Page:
This reserve, once the site of extensive coal mining, is a great example of how nature has reclaimed the landscape. It is a rich mix of wildlflower meadow, rhos pasture and young woodland. It is one of the best sites in Wales for the rare marsh fritillary butterfly.
The reserve consists of three wildflower meadows and a large area of woodland. The reserve lies on the site of a former coal-mine and is a wonderful example of how nature can reclaim an area.
This wildflower-rich meadow and wet pasture is set on the side of a hill in the Irfon valley and lies adjacent to the Nant Irfon National Nature Reserve.
Many years ago, the local vicarage owned Vicarage Meadows. The fields provided a hay crop and a place to graze horses and cows. The small stone barn was used as a shelter for milking cows.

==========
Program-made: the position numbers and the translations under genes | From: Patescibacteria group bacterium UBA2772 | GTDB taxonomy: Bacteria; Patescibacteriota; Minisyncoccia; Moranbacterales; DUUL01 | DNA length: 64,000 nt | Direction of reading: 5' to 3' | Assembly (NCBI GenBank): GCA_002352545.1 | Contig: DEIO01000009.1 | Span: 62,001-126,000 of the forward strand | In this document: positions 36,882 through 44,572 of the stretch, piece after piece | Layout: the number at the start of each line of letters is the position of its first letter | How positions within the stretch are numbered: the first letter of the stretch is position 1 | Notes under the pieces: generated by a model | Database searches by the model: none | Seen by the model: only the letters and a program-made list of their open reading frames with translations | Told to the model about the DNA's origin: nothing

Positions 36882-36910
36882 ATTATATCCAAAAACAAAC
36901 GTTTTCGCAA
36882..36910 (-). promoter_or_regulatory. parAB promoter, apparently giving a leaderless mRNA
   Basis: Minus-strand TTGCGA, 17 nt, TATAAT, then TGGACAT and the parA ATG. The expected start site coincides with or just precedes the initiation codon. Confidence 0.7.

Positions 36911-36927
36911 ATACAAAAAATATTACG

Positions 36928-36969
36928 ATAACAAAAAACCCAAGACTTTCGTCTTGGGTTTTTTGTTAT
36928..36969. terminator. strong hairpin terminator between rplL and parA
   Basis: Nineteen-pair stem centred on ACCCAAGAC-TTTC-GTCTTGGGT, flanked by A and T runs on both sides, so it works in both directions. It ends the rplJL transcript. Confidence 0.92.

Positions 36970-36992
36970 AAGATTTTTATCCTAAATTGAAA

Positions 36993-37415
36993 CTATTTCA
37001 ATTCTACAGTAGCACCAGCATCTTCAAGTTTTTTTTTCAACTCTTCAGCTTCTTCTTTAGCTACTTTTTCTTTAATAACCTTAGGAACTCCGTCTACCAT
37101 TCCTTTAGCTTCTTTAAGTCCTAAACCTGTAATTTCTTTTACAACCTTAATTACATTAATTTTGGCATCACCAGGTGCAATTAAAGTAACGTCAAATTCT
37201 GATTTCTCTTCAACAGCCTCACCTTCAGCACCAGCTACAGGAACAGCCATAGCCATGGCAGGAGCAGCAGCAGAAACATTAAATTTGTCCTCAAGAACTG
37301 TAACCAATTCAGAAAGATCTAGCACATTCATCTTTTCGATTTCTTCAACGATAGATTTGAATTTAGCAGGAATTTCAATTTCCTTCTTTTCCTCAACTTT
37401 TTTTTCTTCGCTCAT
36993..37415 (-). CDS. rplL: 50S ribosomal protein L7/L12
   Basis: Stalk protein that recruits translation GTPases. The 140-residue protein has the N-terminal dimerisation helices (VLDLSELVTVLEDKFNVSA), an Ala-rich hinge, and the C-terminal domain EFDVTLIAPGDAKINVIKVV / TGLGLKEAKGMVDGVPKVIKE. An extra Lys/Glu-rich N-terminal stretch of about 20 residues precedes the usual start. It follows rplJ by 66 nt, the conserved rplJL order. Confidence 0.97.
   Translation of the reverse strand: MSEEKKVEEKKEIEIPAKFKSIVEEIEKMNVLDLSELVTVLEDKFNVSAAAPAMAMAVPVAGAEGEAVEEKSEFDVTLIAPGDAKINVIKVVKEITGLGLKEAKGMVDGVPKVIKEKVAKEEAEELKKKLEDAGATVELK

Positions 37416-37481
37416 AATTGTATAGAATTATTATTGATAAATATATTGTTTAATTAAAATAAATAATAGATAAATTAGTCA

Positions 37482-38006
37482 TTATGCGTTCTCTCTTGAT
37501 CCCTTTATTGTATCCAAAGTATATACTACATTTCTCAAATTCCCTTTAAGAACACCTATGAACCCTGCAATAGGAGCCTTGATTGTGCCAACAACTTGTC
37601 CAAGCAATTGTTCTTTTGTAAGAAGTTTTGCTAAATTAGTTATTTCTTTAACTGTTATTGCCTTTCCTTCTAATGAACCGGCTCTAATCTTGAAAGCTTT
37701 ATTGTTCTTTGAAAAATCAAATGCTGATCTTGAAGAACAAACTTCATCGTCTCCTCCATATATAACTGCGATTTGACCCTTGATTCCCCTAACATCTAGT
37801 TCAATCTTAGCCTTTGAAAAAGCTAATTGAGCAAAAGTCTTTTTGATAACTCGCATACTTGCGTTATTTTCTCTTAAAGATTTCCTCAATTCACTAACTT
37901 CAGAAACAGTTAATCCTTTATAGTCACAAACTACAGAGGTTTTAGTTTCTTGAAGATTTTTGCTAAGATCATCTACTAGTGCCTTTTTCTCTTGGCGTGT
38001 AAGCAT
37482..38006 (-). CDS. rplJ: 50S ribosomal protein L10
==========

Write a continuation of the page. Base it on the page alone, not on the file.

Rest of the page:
We continue to use traditional management methods with a hay crop being taken off one field and Exmoor ponies grazing the whole site, giving the reserve’s many wildflowers the chance to flourish.
Allt Rhongyr is within the Brecon Beacons National Park, adjacent to Craig y Rhiwarth Nature Reserve and offers dramatic views of the Tawe Valley. It features a diverse mix of limestone grassland, acidic grassland and woodland and it was once the site of an iron age hillfort. The site is now managed by grazing under an agri-environment scheme.
Darren Fawr is the largest and most spectacular of the Trust’s reserves. It consists of a steep hill-side, covered with loose, grey limestone scree, cliffs and an undulating hill-top with good views of the surrounding landscape.